The basketball hook shot isn't just a throwback to the days of short shorts and high socks; it's a timeless classic that can make you the Picasso of the paint.

What is a hook shot in basketball?

The hook shot is a one-handed shot that allows offensive players to create space and score in the face of towering defenders.

This move isn't just about looking good; it's about scoring points.

Imagine you're a ballerina with a basketball, pirouetting in the post, and then—bam!—you unleash a one-handed shot that arcs over the outstretched arms of the defender like a rainbow finding a pot of gold. That, my friends, is the hook shot.

It's like having a secret weapon in your arsenal that's part finesse, part brute force, and all awesome.

Anatomy of the Hook Shot

To execute the perfect hook shot, you need to channel your inner NBA legends. Think of Kareem Abdul-Jabbar, the leading scorer in NBA history, who turned the sky hook into an art form. The shooting arm is your brush, the basketball court your canvas. You start with the ball cradled in your shooting hand, your elbow bent like you're about to arm-wrestle an octopus.

As you make your move, your non-shooting hand is like a bouncer at a club, keeping defenders at bay. You pivot on one foot—let's say the left foot if you're shooting with your right hand—and then, with a sweeping motion, you launch the ball towards the hoop. Your wrist does a little flick to add that essential backspin, and voilà! The ball kisses the net, and you trot back to half court with a grin.

Different Hook Shots for Different Folks

Now, not all hook shots are created equal. There's the baby hook, the jump hook, and the granddaddy of them all, the sky hook. The baby hook is like the appetizer of hook shots—quick, simple, and effective. It's a shorter, softer version that's perfect when you're just a hop, skip, and a jump away from the hoop.

Then there's the jump hook, where the offensive player jumps off two feet, giving it a bit more oomph. It's like the main course, a bit more filling and a lot more satisfying when it goes in. And for those who really want to impress, there's the sky hook. It's the dessert, the showstopper, the shot that has defenders questioning their life choices as the ball arcs gracefully over their heads.


Great hook shots start with great footwork. It's like doing the tango with the basketball. You've got to have balance, rhythm, and the ability to pivot without tripping over your own feet. Whether you're a low post player looking to score from the baseline side or a guard trying to shake off a pesky defender in the middle of the court, your feet are your foundation.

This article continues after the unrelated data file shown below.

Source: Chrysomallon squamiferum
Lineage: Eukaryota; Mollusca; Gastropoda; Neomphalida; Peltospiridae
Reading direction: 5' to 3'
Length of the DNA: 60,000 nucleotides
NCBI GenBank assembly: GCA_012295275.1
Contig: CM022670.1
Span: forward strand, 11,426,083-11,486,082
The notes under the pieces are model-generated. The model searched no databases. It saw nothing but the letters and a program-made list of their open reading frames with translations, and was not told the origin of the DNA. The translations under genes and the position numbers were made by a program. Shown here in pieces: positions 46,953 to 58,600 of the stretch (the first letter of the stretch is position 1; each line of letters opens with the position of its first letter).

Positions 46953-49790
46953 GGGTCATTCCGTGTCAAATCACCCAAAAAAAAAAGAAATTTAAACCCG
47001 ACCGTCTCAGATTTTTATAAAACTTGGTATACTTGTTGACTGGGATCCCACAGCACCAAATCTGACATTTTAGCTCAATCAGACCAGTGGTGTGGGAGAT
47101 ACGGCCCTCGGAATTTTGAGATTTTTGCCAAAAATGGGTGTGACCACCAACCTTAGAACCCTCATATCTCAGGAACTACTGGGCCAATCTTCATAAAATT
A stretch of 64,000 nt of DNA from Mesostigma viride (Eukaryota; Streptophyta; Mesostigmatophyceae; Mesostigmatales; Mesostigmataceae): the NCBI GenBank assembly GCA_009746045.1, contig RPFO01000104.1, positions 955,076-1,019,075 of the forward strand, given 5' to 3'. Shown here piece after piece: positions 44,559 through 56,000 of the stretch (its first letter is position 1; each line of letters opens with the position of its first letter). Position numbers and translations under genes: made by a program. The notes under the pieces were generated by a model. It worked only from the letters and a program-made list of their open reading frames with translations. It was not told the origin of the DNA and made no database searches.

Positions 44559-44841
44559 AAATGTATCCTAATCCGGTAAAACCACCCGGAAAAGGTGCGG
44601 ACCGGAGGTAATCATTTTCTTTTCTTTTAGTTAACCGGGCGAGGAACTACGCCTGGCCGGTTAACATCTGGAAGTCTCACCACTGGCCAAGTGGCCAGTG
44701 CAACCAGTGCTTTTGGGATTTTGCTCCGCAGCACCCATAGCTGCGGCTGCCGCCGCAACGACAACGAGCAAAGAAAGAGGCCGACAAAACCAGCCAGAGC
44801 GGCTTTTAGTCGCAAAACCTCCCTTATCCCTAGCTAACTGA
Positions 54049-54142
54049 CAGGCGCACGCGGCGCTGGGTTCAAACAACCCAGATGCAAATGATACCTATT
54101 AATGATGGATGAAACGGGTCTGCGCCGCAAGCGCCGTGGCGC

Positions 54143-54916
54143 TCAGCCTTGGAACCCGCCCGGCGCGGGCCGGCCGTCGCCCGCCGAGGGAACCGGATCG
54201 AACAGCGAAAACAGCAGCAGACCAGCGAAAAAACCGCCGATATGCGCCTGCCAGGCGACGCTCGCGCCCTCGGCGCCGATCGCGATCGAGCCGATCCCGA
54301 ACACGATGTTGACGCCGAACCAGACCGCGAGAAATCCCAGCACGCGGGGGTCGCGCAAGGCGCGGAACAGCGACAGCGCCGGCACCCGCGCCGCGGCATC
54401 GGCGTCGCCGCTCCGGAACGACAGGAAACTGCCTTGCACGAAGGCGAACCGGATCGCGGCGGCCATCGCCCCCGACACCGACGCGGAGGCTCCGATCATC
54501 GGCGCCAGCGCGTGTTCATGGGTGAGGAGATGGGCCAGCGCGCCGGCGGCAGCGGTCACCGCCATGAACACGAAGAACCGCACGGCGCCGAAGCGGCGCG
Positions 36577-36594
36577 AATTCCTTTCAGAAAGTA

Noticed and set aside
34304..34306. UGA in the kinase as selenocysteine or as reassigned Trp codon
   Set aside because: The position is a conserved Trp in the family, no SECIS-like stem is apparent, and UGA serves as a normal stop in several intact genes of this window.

When you catch the ball, you plant one foot (let's call it the anchor) and use the other to pivot and create space. It's a dance, a duel, a delicate balance between power and poise. And when you pull it off, it's as satisfying as nailing that final move in a dance-off.

The Hook Shot in Action

Let's take a trip down memory lane to the 1980s, where the Los Angeles Lakers' Kareem Abdul-Jabbar is schooling everyone with his sky hook. He catches the ball in the low post, his back to the basket. With a defender glued to him like a bad suit, Kareem pivots on his left foot, his right leg sweeping forward for balance.

Sky Hook

As he rises, his right arm extends like the mast of a ship, the ball perched at the end. With a flick of his wrist, the ball sails over the defender's outstretched hand and swishes through the net. The crowd goes wild, and somewhere in the stands, a young fan decides that's going to be their signature move.

The Hook Shot's Place in Today's Game

You might think the hook shot is old school, but it's making a comeback faster than 80s fashion. In today's game, where three-pointers are all the rage, the hook shot is like a secret handshake among the basketball cognoscenti. It's a way for players to stand out, to show they've got more in their bag than just a jump shot.

Taller players and those with a knack for post moves are rediscovering the hook shot's charm. It's a way to score in the crowded paint, where space is at a premium and every point is a battle. Plus, let's be honest, it looks cool. And in a game where style points matter, the hook shot is a slam dunk.

Hook Shot FAQ Section

Can shorter players effectively use hook shots in their game?

Absolutely! While taller players may have an easier time shooting over defenders, shorter players can use the hook shot's sweeping motion and quick release to create space and get their shot off.

How important is the non-shooting hand in a hook shot?

The non-shooting hand is crucial for protecting the ball and maintaining balance during the shot. It's like the unsung hero of the hook shot, doing all the dirty work while the shooting hand gets the glory.

Are hook shots only for post players?

Not at all! While traditionally used by low post players, the hook shot can be a valuable tool for any player looking to diversify their offensive game and score in the paint. It's a versatile move that can catch defenders off guard, no matter your position on the court.


The hook shot is a classic move that combines grace, skill, and a touch of old-school flair. From the baby hook to the skyhook, this shot is all about creating space, using your body, and having the right touch. With proper footwork and a bit of practice, you too can add this stylish move to your game and leave defenders in awe.